Harvesting Deep Images from the Web

Figure 1. Long-exposure images of faint tidal streams around massive galaxies (images from the study by Martinez-Delgado et al.). These are remnants of previous mergers. The colored inset image has been added for reference.

Figure 1. Long-exposure images of faint tidal streams around massive galaxies. These are remnants of previous mergers. The catalog numbers are (a) NGC 5055, (b) NGC 1084, (c) NGC 4216, (d) NGC 4651. The colored inset images have been added for reference. These images are taken from the study by Martinez-Delgado et al.

I live in Northern Idaho, where it is very sparsely populated, a great place for star viewing. Recently I was so struck by the bright swath of the Milky Way that I took my fiancé’s camera and snapped a great picture of…nothing: it was too dim. I leaned over and showed her, and she did a little magic with a dial and a button and we took another. This time we set the camera on a rock, and the shutter stayed open for several minutes. The result was a clear field of stars–but still no lovely swath of galaxy, that would have required an even longer exposure.

Professional astronomers battle the same problem. In most cases, they’re trying to record much fainter sources of light than we were. Deep images of distant galaxies usually take several hours of exposure time. That’s hard to get, but the science is worth it. Take as an example recent observations by Martinez-Delgado and colleagues which have revealed previously unknown tidal streams around normal looking massive galaxies (Fig. 1). These images strengthen the case that all large spiral galaxies have had a history of mergers.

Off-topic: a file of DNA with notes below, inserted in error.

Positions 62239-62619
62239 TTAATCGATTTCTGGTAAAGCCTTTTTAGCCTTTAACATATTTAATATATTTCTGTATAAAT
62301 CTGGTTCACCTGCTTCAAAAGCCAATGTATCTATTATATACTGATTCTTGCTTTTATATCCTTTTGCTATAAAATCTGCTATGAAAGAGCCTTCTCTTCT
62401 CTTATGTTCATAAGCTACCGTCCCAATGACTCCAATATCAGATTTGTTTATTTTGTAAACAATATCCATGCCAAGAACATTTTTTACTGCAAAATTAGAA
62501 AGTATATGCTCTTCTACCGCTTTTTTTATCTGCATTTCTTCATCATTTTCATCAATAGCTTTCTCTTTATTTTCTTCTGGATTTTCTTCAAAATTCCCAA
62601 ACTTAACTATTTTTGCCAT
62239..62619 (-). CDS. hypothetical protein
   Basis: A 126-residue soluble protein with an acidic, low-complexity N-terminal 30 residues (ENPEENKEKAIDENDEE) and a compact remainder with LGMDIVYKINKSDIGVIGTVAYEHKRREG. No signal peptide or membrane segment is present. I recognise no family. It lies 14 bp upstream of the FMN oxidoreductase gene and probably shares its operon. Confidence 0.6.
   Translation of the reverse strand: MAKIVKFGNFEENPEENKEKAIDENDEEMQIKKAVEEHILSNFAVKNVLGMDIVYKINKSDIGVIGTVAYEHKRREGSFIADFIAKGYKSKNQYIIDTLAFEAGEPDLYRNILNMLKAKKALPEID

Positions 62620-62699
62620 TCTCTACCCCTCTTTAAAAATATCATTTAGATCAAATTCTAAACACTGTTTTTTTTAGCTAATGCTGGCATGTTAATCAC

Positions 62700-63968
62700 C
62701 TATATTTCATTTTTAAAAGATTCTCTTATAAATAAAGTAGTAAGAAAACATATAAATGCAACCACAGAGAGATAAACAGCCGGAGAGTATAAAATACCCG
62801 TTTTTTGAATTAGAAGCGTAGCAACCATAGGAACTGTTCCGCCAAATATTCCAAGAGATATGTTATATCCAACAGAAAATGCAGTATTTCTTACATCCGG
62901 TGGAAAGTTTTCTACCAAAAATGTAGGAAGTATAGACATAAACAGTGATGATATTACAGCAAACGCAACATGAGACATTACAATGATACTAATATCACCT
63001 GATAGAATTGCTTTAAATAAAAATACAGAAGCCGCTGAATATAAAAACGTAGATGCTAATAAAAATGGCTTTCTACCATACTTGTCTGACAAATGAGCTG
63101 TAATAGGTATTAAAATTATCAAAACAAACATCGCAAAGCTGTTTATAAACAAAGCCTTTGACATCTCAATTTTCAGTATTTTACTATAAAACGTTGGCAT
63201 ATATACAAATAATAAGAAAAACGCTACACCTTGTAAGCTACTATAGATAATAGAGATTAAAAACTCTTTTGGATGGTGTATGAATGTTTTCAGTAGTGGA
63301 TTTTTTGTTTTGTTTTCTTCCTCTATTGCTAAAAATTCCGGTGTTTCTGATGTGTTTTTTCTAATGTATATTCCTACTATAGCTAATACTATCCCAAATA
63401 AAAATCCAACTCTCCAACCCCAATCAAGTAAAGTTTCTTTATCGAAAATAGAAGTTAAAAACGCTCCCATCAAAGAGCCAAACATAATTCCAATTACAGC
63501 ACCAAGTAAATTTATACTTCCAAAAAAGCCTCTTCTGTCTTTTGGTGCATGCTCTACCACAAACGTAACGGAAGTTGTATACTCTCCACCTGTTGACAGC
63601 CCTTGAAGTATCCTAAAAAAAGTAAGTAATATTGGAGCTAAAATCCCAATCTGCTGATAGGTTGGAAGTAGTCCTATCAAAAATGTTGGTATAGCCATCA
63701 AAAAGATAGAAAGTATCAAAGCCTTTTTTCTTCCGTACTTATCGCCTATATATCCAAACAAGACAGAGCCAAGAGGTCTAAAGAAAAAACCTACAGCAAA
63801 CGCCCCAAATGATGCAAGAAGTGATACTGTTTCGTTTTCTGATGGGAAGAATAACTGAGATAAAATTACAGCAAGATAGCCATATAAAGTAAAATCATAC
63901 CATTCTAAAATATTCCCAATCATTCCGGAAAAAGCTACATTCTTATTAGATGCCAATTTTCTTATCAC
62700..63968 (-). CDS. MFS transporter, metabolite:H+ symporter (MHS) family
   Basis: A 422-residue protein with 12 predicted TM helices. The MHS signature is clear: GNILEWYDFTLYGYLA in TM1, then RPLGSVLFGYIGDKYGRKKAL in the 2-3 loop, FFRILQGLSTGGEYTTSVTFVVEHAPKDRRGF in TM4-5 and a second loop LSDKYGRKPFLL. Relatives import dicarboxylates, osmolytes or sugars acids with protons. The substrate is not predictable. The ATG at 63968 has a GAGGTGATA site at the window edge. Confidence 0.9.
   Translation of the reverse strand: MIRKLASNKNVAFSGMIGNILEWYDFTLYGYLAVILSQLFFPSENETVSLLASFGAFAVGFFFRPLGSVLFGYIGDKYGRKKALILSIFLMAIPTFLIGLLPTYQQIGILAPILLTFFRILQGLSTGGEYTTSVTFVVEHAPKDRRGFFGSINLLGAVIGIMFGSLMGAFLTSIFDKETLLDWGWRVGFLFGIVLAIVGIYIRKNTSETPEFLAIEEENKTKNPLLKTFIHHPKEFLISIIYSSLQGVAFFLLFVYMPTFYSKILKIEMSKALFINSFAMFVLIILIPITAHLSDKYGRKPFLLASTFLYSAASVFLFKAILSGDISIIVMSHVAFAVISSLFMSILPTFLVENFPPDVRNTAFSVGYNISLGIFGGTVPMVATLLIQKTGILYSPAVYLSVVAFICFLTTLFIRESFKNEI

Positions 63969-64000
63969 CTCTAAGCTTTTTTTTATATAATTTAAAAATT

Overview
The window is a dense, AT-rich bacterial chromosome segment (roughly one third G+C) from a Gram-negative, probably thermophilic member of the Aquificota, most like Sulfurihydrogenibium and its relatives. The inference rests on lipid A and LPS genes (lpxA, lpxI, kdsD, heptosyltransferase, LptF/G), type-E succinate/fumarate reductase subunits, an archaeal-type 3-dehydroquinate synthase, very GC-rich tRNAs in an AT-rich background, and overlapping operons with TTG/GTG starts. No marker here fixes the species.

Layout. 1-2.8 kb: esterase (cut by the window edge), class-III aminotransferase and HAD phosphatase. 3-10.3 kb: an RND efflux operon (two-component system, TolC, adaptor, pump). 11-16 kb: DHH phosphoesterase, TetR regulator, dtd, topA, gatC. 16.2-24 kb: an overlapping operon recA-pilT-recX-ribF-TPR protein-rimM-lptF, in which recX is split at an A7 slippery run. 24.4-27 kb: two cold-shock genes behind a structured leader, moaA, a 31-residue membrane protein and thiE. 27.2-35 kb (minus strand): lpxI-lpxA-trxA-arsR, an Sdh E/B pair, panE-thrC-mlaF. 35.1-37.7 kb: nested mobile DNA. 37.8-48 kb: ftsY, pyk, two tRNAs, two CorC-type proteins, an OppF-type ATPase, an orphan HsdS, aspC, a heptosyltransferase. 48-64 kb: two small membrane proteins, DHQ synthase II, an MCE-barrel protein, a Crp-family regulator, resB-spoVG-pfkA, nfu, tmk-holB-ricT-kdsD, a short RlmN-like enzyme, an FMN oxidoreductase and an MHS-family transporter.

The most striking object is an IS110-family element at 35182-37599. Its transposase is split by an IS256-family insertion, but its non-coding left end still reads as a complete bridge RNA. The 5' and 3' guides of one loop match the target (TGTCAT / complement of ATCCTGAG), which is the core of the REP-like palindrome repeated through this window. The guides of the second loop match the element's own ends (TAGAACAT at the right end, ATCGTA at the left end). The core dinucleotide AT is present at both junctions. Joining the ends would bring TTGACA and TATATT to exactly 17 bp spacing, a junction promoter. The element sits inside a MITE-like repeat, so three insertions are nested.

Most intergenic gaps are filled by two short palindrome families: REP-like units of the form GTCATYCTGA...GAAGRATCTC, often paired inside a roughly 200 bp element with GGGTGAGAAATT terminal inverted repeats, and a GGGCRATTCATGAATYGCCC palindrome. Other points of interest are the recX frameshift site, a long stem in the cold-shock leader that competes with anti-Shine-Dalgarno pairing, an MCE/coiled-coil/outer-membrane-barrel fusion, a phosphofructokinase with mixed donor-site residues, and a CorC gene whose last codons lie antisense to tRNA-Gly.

Today’s authors present a way to get deep images without telescope time. Their method involves a clever compilation of sky images from the Web. The algorithm, called Enhance, synthesizes a collection of (usually) short-exposure images gleaned from the Web to produce a deep image.

This is much harder than it sounds. Images have different noise backgrounds. Some have text on them. Some have saturated regions (pixel brightness is maxed out). They might be false-color, representing x-rays or radio light. Worst of all, most digital images have had nonlinear filters applied (like gamma correction), so that the luminosity of each patch of sky cannot be recovered from pixel values.

But Enhance circumvents all these problems by focusing on the pixels themselves, bringing out subtle contrasts in both bright areas and dark areas. Enhance allows a large pool of images to ‘vote’ for the rankings of each pixel’s brightness, whether or not that pixel is representing optical or infrared or some other wavelength of light. Color images are broken into red, green, and blue components and treated individually. The consensus image is built from the pixel ranking that most images ‘agree’ upon.